Thursday, September 20, 2012
Friday night's lesson part 4
2 Samuel 23:8-39 David's Lasting Influence
SO first I am going to list out the mighty men and pretty much cliff note the stuff they did. Then we'll go back and cover a couple of points.
David's Mighty Men
"The three Musketeers" - these three are referred to as "the three," and they often acted together. Verse 23:13 mention "three of the thirty cheif men." I am going to assume that is these three, for arguments sake. If I am wrong, feel free to let me know.
- Josheb-basshebeth, “chief of the three”a. killed 800 men at one time with his spear
- Eleazar, “next to him (Josh.) in the three”a. with David against the Philistines, when Israel fledb. struck them down until his hand was tired and it clung to his sword
- Shammah, “next to him (Eleazar)”a. took his stand in a field of lentils, struck down all the Philistines there
- Abishai, brother of Joab, “chief of the thirty”a. killed 300 men with his spearb. commander of the thirty, “the most renowned”
- Benaiah, “doer of great deeds”a. struck down two ariels of Moab (the definition of ariel is unclear. My research revels that it literally means “lion of God,” but is also used to refer to a brave chief.)b. struck down a lion in a pit on a snowy dayc. killed a “handsome Egyptian” with his own speard. David set him over the bodyguard (well yeah!)
- and then there is a list:
"Asahel the brother of Joab was one of the thirty; Elhanan the son of Dodo of Bethlehem, Shammah of Harod, Elika of Harod, Helez the Paltite, Ira the son of Ikkesh of Tekoa, Abiezer of Anathoth, Mebunnai the Hushathite, Zalmon the Ahohite, Maharai of Netophah, Heleb the son of Baanah of Netophah, Ittai the son of Ribai of Gibeah of the people of Benjamin, Benaiah of Pirathon, Hiddai of the brooks of Gaash, Abi-albon the Arbathite, Azmaveth of Bahurim, Eliahba the Shaalbonite, the sons of Jashen, Jonathan, Shammah the Hararite, Ahiam the son of Sharar the Hararite, Eliphelet the son of Ahasbai of Maacah, Eliam the son of Ahithophel of Gilo, Hezro of Carmel, Paarai the Arbite, Igal the son of Nathan of Zobah, Bani the Gadite, Zelek the Ammonite, Naharai of Beeroth, the armor-bearer of Joab the son of Zeruiah, Ira the Ithrite, Gareb the Ithrite, Uriah the Hittite: thirty-seven in all."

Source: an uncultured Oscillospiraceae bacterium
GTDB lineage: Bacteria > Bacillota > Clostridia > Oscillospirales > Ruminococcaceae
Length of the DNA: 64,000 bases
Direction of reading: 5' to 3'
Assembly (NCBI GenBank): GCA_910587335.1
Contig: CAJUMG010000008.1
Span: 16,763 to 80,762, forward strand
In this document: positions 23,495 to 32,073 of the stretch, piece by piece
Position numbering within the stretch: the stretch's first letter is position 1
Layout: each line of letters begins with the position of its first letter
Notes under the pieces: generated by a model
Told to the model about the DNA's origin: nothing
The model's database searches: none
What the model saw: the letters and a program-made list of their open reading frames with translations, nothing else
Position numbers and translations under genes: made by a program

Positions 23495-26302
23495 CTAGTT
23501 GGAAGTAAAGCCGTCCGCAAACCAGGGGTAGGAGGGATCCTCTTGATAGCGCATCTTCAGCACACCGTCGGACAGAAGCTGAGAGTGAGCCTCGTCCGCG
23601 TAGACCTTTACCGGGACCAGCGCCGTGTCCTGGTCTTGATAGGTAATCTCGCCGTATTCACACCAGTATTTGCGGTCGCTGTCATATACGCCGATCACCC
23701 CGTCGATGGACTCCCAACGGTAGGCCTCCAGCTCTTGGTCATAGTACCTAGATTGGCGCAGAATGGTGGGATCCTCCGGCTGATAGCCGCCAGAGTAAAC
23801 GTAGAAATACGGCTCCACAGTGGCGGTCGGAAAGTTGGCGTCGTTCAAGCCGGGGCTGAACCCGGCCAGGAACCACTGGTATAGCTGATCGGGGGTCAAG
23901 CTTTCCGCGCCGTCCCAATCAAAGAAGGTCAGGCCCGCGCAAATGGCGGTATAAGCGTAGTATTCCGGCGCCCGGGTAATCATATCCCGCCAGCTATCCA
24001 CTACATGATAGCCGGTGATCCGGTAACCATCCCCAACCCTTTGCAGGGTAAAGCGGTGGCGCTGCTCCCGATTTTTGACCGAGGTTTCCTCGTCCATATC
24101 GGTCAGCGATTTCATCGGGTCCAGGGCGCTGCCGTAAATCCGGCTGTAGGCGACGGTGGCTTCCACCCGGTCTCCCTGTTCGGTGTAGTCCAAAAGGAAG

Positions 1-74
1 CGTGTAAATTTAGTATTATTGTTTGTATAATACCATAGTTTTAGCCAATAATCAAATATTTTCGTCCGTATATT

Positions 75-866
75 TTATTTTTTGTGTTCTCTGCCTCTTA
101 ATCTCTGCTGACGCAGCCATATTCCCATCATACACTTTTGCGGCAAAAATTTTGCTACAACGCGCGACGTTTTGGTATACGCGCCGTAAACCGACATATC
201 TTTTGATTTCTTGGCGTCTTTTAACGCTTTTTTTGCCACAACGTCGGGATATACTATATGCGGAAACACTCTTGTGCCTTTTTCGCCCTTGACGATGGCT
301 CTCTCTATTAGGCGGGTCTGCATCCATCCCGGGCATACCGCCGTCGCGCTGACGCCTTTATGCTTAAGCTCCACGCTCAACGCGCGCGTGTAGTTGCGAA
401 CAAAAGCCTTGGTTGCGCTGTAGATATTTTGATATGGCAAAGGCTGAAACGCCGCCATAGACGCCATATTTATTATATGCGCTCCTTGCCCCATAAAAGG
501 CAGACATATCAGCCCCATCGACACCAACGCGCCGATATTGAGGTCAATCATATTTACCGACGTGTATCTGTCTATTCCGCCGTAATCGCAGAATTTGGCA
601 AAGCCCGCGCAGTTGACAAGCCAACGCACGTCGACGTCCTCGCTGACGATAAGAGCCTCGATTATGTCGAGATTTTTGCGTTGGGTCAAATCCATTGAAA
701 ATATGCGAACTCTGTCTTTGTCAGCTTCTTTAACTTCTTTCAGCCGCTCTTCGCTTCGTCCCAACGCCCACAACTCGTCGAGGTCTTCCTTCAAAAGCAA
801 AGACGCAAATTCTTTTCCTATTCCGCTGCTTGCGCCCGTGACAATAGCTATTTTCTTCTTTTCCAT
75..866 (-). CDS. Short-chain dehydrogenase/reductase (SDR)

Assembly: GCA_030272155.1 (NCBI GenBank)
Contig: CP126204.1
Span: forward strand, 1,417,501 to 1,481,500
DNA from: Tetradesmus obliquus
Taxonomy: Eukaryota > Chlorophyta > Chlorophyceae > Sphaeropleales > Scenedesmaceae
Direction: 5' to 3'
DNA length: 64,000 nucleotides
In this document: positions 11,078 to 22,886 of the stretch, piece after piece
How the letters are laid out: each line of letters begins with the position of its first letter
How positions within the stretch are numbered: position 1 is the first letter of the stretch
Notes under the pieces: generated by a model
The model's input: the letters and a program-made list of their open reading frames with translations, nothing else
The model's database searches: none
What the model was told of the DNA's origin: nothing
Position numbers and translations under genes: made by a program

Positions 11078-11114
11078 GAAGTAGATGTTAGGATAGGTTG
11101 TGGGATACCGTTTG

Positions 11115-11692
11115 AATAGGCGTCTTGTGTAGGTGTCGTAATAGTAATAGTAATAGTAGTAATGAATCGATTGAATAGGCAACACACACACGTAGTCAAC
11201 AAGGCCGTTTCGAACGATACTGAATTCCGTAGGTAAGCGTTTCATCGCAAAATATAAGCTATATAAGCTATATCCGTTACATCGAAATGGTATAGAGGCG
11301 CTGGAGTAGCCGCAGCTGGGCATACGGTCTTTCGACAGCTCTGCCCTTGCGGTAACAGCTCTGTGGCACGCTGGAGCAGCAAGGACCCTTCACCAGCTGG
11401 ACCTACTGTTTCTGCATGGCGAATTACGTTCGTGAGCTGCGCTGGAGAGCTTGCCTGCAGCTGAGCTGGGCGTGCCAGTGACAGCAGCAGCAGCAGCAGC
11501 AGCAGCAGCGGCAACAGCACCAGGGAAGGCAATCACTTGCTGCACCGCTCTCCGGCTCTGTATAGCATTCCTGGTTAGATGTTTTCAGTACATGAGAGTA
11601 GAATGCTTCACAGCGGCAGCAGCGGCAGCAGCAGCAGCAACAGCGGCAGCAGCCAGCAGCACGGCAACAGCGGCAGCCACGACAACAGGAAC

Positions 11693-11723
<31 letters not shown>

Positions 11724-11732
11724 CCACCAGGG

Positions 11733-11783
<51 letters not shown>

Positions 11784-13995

Victory in the Lord
- Here we have listed men who did great things and fought in great battles. But the Bible is careful to repeat twice this verse: "And the Lord brought about a great victory that day." (2 Sam 23:10, 12) Despite these men's talents and actions, the victory was always in the Lord. Proverbs 21:31 states, "The horse is made ready for the day of battle, but the victory belongs to the Lord." These men had to practice and plan strategies just like we have to prepare for our various daily responsibilities. But they realized that the victory did not depend on their preparation, but on the greatness of the Lord.
David and The Three at Adullam (verses 13-17)
- David was encamped at Adullam, while the Philistines were encamped in Bethlehem. "And David said longingly, 'Oh, that someone would give me water to drink from the well of Bethlehem that is by the gate.'" The three burst through the Philistine army to bring back a cup of the water for which David longed. However, his heart struck by the sacrifice the men risked to being him such a simple wish, David was unable to drink the water, and poured it out to the Lord.
- "Far be it from me, O Lord, that I should do this. Shall I drink the blood of the men who went at the risk of their lives?" (verse 17) The fact that David's men were willing to risk their lives just so that David could have water from Bethlehem is a profound thing, indeed. Not only did their returning alive most likely give the men hope that Bethlehem could be reclaimed, but their loyalty and devotion to David reflects the type of king David was. In the movie, Remember the Titans, Gary, the captain of the football team, scolds Julius for his selfish attitude. Julius returns with the statement that "Attitude reflects leadership." The attitude of the three toward their leader and the obstacle set before them reflects the devotion David showed to the Lord, and the mercy, discernment, and integrity that resulted from that devotion.
- David's devotion in return is evident in his reaction when they return with the water. Obviously, he didn't actually expect anyone to bring him water. I am sure it seemed like a menial desire when one's people are at battle. But the bravery and devotion of his men touches him so, that he would not think of taking their sacrifice for granted.
How do David's men reflect the influence we have on others around us?